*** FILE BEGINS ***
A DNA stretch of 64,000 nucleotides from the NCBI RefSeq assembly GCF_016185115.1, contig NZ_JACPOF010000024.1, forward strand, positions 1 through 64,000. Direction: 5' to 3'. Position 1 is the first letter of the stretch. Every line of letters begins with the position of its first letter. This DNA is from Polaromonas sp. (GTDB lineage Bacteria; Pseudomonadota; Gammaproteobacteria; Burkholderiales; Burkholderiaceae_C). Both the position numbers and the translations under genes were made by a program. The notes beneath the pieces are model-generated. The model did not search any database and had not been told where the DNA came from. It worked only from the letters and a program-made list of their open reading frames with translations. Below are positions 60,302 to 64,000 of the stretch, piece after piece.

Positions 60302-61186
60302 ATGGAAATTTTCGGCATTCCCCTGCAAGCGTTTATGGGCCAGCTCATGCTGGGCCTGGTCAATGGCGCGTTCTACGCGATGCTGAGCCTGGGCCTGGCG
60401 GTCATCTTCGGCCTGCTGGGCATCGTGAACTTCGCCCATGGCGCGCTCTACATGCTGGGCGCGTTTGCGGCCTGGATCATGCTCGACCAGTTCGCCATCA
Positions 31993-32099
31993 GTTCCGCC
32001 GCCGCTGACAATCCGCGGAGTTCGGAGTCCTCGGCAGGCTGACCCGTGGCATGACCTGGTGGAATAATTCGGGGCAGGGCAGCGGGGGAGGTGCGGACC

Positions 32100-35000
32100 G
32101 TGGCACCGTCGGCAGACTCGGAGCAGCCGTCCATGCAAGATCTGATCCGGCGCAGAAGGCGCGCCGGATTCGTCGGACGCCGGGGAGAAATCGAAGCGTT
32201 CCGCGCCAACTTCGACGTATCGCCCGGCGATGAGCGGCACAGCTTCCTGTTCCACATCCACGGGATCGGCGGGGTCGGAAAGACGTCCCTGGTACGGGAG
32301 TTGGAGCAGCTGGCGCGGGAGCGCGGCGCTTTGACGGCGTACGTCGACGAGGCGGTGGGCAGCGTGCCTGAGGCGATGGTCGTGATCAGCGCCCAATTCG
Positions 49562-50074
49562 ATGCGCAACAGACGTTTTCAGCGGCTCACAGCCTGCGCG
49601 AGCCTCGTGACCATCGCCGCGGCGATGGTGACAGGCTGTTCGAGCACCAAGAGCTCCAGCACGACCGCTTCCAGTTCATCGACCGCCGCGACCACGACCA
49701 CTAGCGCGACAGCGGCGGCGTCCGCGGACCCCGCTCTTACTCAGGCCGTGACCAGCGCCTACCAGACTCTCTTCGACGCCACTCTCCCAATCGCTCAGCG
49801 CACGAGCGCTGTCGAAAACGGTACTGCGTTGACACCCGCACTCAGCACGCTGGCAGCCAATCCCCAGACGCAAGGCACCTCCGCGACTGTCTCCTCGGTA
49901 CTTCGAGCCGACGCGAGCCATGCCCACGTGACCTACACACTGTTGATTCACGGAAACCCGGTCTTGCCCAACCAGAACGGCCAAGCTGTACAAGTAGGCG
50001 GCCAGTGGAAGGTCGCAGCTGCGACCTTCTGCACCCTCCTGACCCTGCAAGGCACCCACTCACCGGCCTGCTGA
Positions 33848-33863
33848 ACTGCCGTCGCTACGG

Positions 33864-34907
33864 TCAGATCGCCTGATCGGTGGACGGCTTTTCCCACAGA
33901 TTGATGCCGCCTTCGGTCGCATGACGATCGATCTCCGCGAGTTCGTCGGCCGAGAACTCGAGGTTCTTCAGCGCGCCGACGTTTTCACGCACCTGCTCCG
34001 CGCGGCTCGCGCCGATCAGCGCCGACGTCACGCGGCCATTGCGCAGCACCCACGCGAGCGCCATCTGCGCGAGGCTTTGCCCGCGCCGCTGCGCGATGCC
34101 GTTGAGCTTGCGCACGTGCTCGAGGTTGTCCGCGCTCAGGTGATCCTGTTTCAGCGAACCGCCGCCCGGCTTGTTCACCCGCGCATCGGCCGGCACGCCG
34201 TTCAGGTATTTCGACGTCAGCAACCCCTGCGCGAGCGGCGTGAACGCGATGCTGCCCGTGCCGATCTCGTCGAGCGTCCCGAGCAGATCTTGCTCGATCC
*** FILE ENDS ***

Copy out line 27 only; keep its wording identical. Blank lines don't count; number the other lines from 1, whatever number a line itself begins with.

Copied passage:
34201 TTCAGGTATTTCGACGTCAGCAACCCCTGCGCGAGCGGCGTGAACGCGATGCTGCCCGTGCCGATCTCGTCGAGCGTCCCGAGCAGATCTTGCTCGATCC